Stop with the sushi stereotypes! There are pancakes in Japan too, and they’re delicious enough that you should definitely put them on your food radar. Famously un-Japanese in aesthetics is the incredibly messy okonomiyaki. This is a savoury pancake, made from the standard eggs and flour, but with cabbage, topped with a sweet sauce, mayonnaise, fish flakes and seaweed. It can have various fillings – most popular is squid or pork. Yes, it sounds like a catastrophe but trust us, it works.
For some seriously delicious and messy times, head to the Pacific Social Club on a Thursday, Friday or Saturday night where Sho Foo Doh cooks up Hiroshima-style okonomiyaki (£8) which include NOODLES!! You can then add a range of toppings priced between £0.50 and £3.
If you absolutely refuse to take your pancakes savoury, then you need to get stuck in to dorayaki. These are similar to Scotch American pancakes but come with a gorgeous sweet filling sandwiched in between. In Japan, the filling tends to be azuki bean paste or custard, but a whole range can be bought from the Japan Centre, just round the corner from Picadilly Circus. Like this red bean and cream cheese mix. There’s also a really genius matcha (green tea) and mascarpone mix. Warning: these are addictive.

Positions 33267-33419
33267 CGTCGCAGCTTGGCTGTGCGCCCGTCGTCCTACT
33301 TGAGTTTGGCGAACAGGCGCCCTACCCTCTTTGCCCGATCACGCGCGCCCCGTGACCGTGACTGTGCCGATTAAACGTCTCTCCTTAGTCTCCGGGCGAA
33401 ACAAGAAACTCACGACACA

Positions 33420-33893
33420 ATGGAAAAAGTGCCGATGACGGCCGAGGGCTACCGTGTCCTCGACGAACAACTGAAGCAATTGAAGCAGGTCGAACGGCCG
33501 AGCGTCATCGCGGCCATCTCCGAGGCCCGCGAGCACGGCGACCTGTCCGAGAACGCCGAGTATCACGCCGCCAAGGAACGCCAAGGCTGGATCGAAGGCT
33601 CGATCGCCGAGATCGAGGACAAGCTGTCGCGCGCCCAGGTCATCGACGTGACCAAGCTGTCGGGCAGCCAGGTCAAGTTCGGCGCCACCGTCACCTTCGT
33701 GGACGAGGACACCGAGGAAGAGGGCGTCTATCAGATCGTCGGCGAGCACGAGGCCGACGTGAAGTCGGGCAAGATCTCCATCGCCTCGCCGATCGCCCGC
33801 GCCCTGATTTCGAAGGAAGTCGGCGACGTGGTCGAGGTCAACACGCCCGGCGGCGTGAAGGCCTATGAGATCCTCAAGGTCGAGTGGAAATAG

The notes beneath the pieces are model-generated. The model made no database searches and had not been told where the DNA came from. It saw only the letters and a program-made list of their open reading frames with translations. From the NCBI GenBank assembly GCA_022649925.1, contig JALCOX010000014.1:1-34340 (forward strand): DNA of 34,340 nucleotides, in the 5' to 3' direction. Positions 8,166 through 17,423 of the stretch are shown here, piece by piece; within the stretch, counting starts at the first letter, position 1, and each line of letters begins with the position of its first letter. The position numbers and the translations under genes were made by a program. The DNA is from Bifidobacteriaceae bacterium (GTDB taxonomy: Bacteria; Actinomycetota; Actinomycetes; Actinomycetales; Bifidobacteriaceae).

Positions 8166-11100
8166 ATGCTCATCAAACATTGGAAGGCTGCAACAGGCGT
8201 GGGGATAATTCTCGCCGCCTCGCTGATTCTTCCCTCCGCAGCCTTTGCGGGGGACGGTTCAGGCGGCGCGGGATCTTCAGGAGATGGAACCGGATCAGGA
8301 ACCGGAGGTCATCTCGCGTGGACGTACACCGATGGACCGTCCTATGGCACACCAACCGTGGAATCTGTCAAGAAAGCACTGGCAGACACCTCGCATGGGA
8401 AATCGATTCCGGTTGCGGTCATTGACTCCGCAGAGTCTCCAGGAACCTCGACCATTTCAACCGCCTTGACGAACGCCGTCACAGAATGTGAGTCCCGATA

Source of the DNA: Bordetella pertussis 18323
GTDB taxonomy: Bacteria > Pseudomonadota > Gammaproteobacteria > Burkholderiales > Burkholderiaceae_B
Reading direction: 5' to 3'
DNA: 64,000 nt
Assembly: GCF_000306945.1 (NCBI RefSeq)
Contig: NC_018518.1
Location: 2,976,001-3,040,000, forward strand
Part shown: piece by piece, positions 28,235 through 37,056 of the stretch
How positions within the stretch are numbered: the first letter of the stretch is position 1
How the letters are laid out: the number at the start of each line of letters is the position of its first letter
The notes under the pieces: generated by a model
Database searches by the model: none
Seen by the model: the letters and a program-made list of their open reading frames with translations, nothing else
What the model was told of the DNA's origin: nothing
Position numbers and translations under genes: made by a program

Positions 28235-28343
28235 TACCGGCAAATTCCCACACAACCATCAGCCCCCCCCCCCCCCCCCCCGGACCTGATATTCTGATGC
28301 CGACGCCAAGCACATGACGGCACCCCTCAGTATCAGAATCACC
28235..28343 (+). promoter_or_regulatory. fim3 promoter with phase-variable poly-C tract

So yesterday was Pancake Day / Shrove Tuesday / Mardi Gras!
I’m going to call it Fat Tuesday for a very good reason. I got fat.
The Breakfast Club was running a challenge: eat 12 pancakes in 20 minutes and have them for free; or lose and pay £17.50 (which they then give to the charity Rays of Sunshine).
Given that I’d very much enjoyed my previous visit, and given that this challenge was so ridiculous, I just had to give it a try.